Alec: Yeah, both V/H/S/ and its sequel swept past the whole “Why does these tapes exist and who edited them?” question. The answer is just “Whatever creepy undead dude is in the house at the time.” It’s dumb, but whatever. I’d love it if V/H/S/3’s framing narrative was just a zombie working on Final Cut Pro, and he’d turn to his buddy and moan something, then a bunch of other zombies would shuffle over and they’d just watch it. It probably wouldn’t work at all, but what if it could? It would not only justify the editing, but it would also put a twist on the just-there-to-be-functional framing narrative that the first two films had. They should hire me to direct it.
Hubert: That does raise the inevitable question about a sequel. Give it a few months and I’m sure there’ll be an official announcement. (I wish they kept the title S-VHS so each movie could be a new format. Like V/H/S/3 could be Betamax or LaserDisc or DIVX Only at Circuit City.) Would you want some kind of framing narrative that’s an overrarching/linking story about the origin of all these tapes? And are there any filmmakers that you’d love to see involved?
Alec: VCD? Hmm… that’s a good question. I think that if this duology becomes a series, they will need to create some sort of backstory. They had that cute moment at the beginning where the framing narrative from the original V/H/S was a video file on that laptop, meaning that this is just one bizarre universe, and that can only go on for so long before something needs to get explained. The second one went in a bunch of crazy directions that all have different and weird implications for the future of humanity (zombies, monsters, and aliens?) and I actually would like to see that reconciled. If it’s not reconcilable, then I think we’ll see a reboot by 2016. As far as directors, I would like to see some Asian directors get in on this (shocker, right?). V/H/S/3…Extremes would be pretty amazing, right? Hell, they could take that around the world and do country-specific ones. Go to Japan and get Takashi Miike, Sion Sono, Takashi Shimizu, etc.. Go to Korea and get Kim Jee-Woon, Bong Joon-Ho, and whoever. There’s a lot of talent around the world. ABCs of Death tapped into that a bit, but in a way that could (and should) be expanded upon.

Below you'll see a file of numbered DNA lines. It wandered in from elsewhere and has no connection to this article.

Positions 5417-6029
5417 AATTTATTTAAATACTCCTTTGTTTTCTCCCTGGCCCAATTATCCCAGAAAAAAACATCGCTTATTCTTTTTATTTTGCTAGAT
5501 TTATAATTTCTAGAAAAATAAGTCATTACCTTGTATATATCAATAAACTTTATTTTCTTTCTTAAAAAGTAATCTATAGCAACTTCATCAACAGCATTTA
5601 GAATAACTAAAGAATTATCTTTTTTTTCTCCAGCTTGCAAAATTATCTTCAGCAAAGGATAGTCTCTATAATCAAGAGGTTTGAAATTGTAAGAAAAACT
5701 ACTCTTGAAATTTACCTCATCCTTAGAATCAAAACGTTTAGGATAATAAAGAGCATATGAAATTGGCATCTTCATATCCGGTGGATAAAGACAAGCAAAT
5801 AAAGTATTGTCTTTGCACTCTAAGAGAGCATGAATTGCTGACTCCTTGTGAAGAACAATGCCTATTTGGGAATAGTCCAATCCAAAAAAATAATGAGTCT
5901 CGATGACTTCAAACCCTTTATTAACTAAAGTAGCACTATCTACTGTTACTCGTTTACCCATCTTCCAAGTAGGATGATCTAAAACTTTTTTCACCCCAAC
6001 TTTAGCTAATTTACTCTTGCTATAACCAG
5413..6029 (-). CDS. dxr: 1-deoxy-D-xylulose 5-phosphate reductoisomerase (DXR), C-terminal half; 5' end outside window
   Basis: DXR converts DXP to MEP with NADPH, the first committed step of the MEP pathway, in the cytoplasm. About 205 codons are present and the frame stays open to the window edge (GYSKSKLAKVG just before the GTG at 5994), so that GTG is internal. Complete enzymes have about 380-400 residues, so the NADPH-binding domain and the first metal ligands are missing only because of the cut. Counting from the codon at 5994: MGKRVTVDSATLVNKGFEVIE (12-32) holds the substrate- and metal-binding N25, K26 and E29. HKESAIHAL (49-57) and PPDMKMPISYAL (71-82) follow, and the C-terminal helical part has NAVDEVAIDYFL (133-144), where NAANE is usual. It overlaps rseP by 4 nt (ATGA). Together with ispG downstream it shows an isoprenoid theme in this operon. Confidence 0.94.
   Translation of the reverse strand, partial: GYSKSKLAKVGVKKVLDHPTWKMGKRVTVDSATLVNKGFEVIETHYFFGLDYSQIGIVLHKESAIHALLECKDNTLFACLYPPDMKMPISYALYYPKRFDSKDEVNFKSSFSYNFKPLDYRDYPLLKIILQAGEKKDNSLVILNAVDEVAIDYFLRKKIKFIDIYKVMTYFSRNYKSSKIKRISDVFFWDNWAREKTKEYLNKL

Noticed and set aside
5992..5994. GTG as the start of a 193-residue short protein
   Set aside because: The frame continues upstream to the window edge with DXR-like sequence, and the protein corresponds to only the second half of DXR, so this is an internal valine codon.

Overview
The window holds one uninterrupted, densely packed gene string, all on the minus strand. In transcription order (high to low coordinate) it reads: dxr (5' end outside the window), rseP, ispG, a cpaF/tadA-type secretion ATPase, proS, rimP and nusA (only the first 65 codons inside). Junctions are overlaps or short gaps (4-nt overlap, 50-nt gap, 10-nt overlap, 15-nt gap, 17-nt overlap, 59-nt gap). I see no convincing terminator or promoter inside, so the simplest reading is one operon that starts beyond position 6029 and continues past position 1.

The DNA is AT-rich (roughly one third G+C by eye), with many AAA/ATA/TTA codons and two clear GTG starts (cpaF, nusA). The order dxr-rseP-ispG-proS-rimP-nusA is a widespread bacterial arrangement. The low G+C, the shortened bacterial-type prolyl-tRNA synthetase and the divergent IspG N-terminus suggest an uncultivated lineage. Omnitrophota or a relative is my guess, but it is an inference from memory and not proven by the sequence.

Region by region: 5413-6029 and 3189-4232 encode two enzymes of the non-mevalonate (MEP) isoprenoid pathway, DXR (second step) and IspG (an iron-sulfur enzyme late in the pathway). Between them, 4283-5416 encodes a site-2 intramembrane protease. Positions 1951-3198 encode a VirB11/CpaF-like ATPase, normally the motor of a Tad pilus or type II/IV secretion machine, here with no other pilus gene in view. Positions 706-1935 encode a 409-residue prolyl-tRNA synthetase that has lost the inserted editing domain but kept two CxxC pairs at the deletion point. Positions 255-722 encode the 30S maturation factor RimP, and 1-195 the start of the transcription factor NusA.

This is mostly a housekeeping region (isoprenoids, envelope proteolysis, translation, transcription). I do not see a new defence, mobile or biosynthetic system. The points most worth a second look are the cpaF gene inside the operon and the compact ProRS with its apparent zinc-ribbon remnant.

Hubert: From what you’ve said, I’m now picturing V/H/S/3 as the Crisis On Infinite Earths or Secret Wars of anthology horror movies. The shared universe framing narrative would be pretty fascinating, and I just hope it’s not some guy in charge of the whole shebang, like The Crypt Keeper or the reanimated corpse of Rod Serling. As far as directors in a sequel, I like the idea of going more international. In addition to the Asian directors you mentioned, I’d add Richard Raaphorst, because even if I was lukewarm on Frankenstein’s Army as a whole, his creature design and filmmaking instincts are solid; Xavier Gens simply to see how extreme or grueling he’d make his short; and maybe an Aussie filmmaker, though one doesn’t readily spring to mind. Oh, and from America, I’d say the Crank team of Neveldine/Taylor just because it’d be nutty.
Alec: Good call on that last one. Neveldine/Taylor would be goddamn amazing. So let’s wrap this one up. We scored this way back when we saw it at Tribeca, but since then we’ve both done some interviews and had time to consider it, so if you want to change your number (for better or worse), I think that’s appropriate. For my part, I’m going to drop it a bit (as seen in the box below) . It’s a great film with two excellent shorts (“A Ride in the Park” and “Safe Haven”), two good shorts (the others), and an acceptable framing narrative. I wish the stuff surrounding “A Ride in the Park” and “Safe Haven” had been a bit stronger, but I can’t knock it too hard. Honestly, I couldn’t bring myself to give anything that features “Safe Haven” under an 80.
Hubert: For me, I’ll bump my previous score of 76 up to 78. After seeing a few found footage movies since V/H/S/2 that didn’t work for me, I’ve come to better appreciate how well these guys used the form and how fun it can be when it’s done right. I’d also agree that “A Ride in the Park” and “Safe Haven” are the two standouts in V/H/S/2, “Safe Haven” especially. The rest of the material around it is solid, so though short of great, I think it’s very good and a step up from the original.